As I read Midnight Run the one thing that stood out was that the plot was unremarkable. It ticked all the boxes and was completely appropriate, but nothing stood out as an element that gave it uniqueness. It’s a familiar story; variations of which we’ve seen many times: a mismatched pair on a cross-country road trip, a deadline, and a final big score for the main character.
Yet the film was a success. It did well in theaters and with critics and is still considered a staple of 80s cinema, some even calling it a cult film.
And so, my initial conclusion was that the casting choices made all the difference. Robert De Niro as the tired and cynical bounty counter ex-cop Walsh, and Charles Grodin as the slightly eccentric accountant/embezzler The Duke, deliver a unique pairing that works and imbues the screenplay with something that elevates the predictable plot.
Digging deeper into the relationships of the characters, as well as the characters themselves, is what gives this screenplay something beyond a predictable plot.
Walsh is tasked with a big job…get The Duke back to LA before midnight on Friday so that the bail bondsman doesn’t lose his large deposit. A ticking clock built in, and a clear goal make the story easy to track. The complication of the premise which will provide for most of the escalations and obstacles lies in the fact that others are also after the Duke, namely the FBI and the Mobster Florio, whose money The Duke stole.
Throughout the story, we learn that the Duke took 15 million and gave most to charity. By not keeping it for himself he’s perceived as the good guy, a modern-day Robin Hood who lives by his own life philosophy…about nutrition, relationships, crime, and a general inner peace which informs most of his actions.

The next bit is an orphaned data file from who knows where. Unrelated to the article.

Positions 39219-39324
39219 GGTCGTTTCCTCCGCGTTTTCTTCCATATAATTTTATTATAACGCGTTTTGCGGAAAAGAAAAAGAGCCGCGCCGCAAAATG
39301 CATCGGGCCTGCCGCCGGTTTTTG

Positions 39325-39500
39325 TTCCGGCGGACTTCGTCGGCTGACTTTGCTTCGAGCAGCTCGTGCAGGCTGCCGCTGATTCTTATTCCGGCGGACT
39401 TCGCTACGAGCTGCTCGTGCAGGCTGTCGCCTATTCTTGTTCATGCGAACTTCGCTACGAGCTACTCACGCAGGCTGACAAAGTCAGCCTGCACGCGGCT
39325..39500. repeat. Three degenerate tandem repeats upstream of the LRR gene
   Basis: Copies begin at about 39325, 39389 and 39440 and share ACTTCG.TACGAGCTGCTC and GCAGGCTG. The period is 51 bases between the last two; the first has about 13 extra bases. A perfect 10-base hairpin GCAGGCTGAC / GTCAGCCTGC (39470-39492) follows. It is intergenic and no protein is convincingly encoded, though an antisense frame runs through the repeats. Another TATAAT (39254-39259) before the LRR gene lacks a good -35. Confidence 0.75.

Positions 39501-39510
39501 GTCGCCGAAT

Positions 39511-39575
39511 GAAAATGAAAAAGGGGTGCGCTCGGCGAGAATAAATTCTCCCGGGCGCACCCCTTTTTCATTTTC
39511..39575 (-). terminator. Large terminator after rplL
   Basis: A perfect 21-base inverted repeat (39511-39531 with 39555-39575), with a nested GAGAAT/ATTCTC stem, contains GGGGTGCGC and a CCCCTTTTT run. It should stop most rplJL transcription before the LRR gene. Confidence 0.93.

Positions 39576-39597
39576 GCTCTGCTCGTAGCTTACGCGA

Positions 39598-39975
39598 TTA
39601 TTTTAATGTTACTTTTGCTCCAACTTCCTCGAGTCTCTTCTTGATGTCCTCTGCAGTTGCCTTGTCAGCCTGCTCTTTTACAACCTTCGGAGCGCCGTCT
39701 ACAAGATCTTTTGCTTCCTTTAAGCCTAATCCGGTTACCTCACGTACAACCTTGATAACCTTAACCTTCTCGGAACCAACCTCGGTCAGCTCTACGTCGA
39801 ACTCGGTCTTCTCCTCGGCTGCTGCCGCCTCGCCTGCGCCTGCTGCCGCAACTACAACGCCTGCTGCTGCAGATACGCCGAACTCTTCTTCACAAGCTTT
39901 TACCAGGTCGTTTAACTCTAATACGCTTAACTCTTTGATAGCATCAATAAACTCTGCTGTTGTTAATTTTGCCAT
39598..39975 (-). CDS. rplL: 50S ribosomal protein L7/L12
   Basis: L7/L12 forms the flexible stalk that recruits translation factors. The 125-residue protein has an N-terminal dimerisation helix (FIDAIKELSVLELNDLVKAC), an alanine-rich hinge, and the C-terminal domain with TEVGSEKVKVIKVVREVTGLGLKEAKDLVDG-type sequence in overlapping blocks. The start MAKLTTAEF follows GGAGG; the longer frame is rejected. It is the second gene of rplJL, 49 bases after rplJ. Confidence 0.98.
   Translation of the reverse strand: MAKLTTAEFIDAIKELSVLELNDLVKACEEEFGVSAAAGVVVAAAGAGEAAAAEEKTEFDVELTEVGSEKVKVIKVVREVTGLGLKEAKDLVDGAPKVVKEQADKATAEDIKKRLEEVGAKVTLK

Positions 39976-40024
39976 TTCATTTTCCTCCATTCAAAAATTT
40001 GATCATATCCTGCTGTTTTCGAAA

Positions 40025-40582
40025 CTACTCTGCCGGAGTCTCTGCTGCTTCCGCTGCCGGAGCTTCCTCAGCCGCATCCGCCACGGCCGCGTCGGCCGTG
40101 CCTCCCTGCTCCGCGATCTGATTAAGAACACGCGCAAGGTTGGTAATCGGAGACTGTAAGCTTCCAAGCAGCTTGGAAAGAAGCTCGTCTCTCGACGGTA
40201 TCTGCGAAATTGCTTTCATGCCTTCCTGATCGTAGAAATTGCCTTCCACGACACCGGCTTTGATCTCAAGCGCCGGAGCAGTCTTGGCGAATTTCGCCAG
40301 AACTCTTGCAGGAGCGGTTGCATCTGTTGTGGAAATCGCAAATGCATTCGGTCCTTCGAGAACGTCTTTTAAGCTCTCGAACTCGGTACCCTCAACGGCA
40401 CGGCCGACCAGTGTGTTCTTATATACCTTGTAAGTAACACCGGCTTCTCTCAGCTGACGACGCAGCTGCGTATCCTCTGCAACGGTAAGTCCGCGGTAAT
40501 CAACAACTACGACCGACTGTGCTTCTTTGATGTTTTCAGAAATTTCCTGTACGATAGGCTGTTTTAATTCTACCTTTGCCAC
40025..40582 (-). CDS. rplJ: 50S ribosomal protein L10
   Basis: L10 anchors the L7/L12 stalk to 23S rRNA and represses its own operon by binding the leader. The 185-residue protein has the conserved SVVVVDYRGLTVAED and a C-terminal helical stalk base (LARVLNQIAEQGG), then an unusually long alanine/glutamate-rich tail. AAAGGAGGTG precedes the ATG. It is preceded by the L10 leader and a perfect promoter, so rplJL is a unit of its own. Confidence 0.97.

Walsh, on the other hand, is an edgy man who has seen it all and has had his life uprooted by the same Mob boss, years earlier, when he refused to accept dirty money. This cost him his police job and his family…a wife and daughter, neither of whom he’s seen in years. This midnight run should net him a hundred thousand dollars. Enough to set him up for retirement.
What connects the two is a morality code. They both are willing to pay a high price for doing the right thing, which also sets the stakes. On the other hand, their contrasting personalities provide for conflict and comedy.
Buddy comedies are romantic comedies without sexual undertones and follow similar steps during which the two opposing characters have a chance to get to know each other and eventually “fall in love” or in this case like each other.
In Midnight Run these steps start with the meetup when Walsh breaks into the Duke’s house and has to fend off his dog. It’s a fun intro.
And even though Walsh has apprehended the Duke, it seems that the Duke has the upper hand initially as he sizes up Walsh, tries to jump out of the car, and then feigns fear of flying to get them off the plane. Walsh has a heart and the Duke is smart and uses it to his advantage.
This sets up the rest of the journey…instead of a quick flight, they have to cross the country by other means. Once they’re on the train, Duke proclaims that Walsh is a quality human being for not forcing him to fly. This seems like a smart-ass quip at the moment, since we suspect the fear of flying was a lie, but it does in reality state the theme…in a world of crooks and selfish men, these two are quality humans.